Entry #1: Blogging and the Historian.

Blogging has been a part of the internet craze from the beginning, or so it seems. With the coming of the Web 2.0 in the early 2000s blogging has begun to be prominent in daily life. Yet, just because blogs are a part of an active life on the web, does that mean that the Historian should use that tool?

Yes. It is my genuine belief that the Historian should use a blog to release their research to the public. By posting to a site like WordPress there is a better chance for a Historians research to be seen. Dan Cohen wrote an entry titled, Professors, Start Your Blogs, and in that entry he advocates for the blogging Historian.

Cohen made a list stating the benefits of blogging in the historical field. For one, posting to a site similar to WordPress, or something similar, allows for a graduate student to expose their research to the public. This can be beneficial when it comes to searching for a job or for feedback on completed research. I had attended the American Historical Associations Annual (AHA) Meeting in January of 2015, one session focused on Blogging and the Future of Scholarship. During that session, the speakers made sure to note that blogging can turn historians from beginners into scholars.

Having explained why blogging is beneficial to the grad student, it is important to know that others in the field can see the benefits of posting updates to a site. By posting to a blog, the scribe decides the topic and how to write about that topic. He does not have the strict rules of writing like an academic journal or book. The writer chooses the language. This does not mean that posting from blogs is better than being formally published in an academic journal or a book, but rather that a blog allows for exposure.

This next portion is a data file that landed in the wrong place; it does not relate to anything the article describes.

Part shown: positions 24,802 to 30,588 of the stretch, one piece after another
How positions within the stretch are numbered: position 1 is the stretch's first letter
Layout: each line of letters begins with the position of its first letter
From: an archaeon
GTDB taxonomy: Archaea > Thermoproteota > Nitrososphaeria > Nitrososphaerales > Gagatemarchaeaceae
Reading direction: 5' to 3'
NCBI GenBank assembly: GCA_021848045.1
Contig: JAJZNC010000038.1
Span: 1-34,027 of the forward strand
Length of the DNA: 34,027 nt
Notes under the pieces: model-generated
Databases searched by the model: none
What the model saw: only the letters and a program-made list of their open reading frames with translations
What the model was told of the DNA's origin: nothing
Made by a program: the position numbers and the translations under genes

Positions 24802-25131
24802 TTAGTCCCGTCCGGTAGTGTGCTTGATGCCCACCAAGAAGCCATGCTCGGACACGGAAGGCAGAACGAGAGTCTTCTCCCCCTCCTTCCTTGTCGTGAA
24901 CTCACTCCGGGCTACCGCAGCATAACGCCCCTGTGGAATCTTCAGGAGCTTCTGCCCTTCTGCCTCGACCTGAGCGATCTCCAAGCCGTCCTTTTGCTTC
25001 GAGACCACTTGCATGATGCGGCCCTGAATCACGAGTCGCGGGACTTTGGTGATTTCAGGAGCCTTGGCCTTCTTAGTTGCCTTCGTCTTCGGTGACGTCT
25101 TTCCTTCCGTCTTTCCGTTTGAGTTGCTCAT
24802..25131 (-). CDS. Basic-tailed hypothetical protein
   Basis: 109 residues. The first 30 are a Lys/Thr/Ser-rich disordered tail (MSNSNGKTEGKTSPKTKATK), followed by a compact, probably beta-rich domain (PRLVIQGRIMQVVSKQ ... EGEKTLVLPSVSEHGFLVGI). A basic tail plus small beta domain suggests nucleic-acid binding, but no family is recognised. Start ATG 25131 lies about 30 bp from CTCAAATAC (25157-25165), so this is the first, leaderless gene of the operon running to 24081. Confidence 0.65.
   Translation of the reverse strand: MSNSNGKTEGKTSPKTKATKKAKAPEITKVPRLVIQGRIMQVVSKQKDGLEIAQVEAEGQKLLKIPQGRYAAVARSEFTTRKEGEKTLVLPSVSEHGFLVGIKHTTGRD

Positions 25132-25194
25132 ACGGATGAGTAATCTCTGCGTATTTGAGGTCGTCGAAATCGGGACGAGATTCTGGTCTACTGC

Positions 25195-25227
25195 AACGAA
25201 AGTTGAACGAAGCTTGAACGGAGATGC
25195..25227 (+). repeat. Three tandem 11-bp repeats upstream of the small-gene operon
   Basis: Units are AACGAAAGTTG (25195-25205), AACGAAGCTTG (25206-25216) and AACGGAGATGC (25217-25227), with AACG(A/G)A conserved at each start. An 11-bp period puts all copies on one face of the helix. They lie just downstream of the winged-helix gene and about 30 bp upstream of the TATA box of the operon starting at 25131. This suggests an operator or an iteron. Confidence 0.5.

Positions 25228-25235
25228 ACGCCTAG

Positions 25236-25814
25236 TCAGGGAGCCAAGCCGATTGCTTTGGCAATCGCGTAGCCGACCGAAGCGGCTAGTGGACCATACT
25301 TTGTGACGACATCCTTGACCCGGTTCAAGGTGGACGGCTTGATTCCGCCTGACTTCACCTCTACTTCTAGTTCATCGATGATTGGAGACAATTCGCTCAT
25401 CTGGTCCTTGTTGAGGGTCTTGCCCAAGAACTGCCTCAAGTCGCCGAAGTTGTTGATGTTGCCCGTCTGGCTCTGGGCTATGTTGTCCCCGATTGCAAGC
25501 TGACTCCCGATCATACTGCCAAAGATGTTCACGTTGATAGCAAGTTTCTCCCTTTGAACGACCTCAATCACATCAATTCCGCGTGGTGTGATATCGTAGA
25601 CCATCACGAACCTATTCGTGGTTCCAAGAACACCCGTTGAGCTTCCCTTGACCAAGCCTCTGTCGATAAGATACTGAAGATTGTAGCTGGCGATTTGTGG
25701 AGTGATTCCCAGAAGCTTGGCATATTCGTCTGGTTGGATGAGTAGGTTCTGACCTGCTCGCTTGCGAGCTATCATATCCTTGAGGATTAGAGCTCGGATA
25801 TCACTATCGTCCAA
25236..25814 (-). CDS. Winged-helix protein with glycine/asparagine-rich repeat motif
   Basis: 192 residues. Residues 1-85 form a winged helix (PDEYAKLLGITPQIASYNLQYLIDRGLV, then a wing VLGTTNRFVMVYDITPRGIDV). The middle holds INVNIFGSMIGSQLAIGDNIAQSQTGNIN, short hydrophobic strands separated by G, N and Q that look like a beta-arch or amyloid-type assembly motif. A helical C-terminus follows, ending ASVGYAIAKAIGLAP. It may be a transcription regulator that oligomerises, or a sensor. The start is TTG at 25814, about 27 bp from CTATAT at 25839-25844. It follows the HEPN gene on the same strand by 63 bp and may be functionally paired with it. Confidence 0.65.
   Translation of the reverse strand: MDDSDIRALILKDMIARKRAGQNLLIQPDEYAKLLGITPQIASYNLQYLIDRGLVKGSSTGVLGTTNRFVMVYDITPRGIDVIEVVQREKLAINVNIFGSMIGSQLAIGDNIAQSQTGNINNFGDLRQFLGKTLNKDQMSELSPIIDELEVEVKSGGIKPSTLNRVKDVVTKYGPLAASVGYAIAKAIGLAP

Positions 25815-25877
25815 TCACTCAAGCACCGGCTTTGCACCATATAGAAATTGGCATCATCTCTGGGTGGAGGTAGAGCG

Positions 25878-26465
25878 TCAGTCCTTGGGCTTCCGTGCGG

The Language choice is not the only choice that the writer makes. He also chooses his audience. He does not make an outright choice in who will be reading the article, but by choosing the topic addressed in his or her blog he is addressing a certain group of people. If I were to post a blog about anti-Semitism in Germany during the 1860s and how nationalism attributed to the increase in anti-semetic attitudes in the country, that blog would be geared to a specific person, someone who lives history, namely an academic. Yet, if I were to post to a blog about the home front during the Second World War, and keep the posts in a  simplistic attitude, the blog would have a wider audience because of the topics popularity in the public sphere.

Posting about any topic in the blog-o-sphere leads to an open dialogue among historians and the public. The commenting feature of a blog allows for the ability for individuals to talk about topics and argue for or against the findings in a post. The more academic posts can be eye opening to the amateur historian. This new form of shared authority allows for an open discussion on topics of interest to peoples.

Updating to a blog seems like a big commitment, which it can be, but as long as it is well planned out the commitment is not difficult. Posts are easy to write and they take very little time to complete. The creator of the blog manages the commitment. The frequency of posts depends on the person creating the posts. The blogger can choose to post once a week or once a month, but it is important to keep up to date with the blog in order to maintain its validity.

Overall, the benefits of blogging outweigh many of the downfalls. For one there is chance for an individual to jumpstart their career. There is the chance to create a dialogue between historians and the public, and there are personal benefits of not having the stress of publishing in a journal or writing a book.


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